Unhealthy dietary habits are leading risk factors for type 2 diabetes (T2D) and related traits. However, there has been limited success in the use of traditional dietary measures in genetic, epidemiological, and clinical translation studies thus far, highlighting the potential for exploring complex and genetically based dietary habits. We leveraged quantitative traits and extensive correlation structure from food frequency questionnaires in UK Biobank, one of the largest cohorts of diet and genetics collected to date (N~500K), to derive dietary habits that encompass both single nutrients and principal component (PC) dietary patterns. Dietary patterns summarize correlated food intake into single factors that better represent true dietary habits and thus can translate well into diabetes care and prevention. For example, dietary pattern PC1, similar to “prudent” and “Western” factors as have been previously described, separate individuals that consume more whole meal bread, produce, fish, and water from those that consume more white bread, processed meat, and butter and oil spreads. Overall, we found that 84% of 170 derived dietary habits had a significant genetic component, and genome-wide association studies of 143 significantly heritable dietary habits identified 814 independent genetic loci surpassing genome-wide significance (5.0×10-8). Among these include genetic loci previously associated with T2D, BMI, HDL cholesterol and triglyceride levels, coronary artery disease, physical activity, and macronutrient intake as well as several novel loci. A better understanding of the genetic architecture of diet will undoubtedly be of value to the diabetes community, for which these discoveries lay the foundation for research on biological mechanisms of diet, interaction with known genetic and environmental diabetes risk factors, and advancement on dietary intervention and prevention plans for diabetes.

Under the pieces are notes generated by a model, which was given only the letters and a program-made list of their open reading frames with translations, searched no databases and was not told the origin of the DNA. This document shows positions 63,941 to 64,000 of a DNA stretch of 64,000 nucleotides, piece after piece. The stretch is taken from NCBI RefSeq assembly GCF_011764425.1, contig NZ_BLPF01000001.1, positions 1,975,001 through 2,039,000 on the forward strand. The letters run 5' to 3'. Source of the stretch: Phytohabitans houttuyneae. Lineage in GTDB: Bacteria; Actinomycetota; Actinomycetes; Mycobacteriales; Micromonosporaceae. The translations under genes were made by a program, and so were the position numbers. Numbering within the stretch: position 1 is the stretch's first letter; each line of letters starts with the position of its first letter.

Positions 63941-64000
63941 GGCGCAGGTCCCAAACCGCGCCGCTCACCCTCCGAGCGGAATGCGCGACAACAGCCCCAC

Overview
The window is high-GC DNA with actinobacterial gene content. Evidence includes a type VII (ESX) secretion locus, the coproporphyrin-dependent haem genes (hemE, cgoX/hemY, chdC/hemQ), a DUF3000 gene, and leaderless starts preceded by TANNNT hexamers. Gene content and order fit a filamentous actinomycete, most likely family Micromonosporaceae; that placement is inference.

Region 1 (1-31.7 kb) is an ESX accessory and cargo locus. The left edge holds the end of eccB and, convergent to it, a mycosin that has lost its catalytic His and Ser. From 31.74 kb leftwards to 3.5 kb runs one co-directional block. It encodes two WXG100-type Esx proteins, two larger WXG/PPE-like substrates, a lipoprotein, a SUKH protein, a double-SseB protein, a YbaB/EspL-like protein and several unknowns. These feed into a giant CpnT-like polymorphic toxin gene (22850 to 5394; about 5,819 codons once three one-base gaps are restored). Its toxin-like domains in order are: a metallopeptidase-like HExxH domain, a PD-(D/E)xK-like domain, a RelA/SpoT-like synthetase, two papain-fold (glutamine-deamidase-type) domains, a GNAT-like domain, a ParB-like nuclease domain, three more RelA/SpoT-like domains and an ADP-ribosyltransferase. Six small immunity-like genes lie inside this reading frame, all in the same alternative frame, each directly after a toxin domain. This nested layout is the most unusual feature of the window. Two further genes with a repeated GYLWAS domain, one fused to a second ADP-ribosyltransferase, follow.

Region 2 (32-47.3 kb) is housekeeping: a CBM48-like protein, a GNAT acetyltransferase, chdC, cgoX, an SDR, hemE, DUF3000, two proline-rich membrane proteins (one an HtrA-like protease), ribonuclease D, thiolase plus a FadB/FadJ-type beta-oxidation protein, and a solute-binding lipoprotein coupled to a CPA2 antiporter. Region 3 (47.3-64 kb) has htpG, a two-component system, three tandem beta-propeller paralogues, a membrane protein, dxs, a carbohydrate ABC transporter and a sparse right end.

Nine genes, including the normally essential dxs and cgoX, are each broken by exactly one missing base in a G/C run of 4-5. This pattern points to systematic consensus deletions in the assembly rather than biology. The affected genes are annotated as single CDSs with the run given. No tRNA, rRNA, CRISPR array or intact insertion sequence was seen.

J.B. Cole: None. A. Leong: None. J. Hirschhorn: Board Member; Self; Camp4 Therapeutics. J.C. Florez: None.


American Diabetes Association (1-19-PDF-028 to J.B.C.); National Institute of Diabetes and Digestive and Kidney Diseases (5T32DK110919-02)

Readers may use this article as long as the work is properly cited, the use is educational and not for profit, and the work is not altered. More information is available at http://www.diabetesjournals.org/content/license.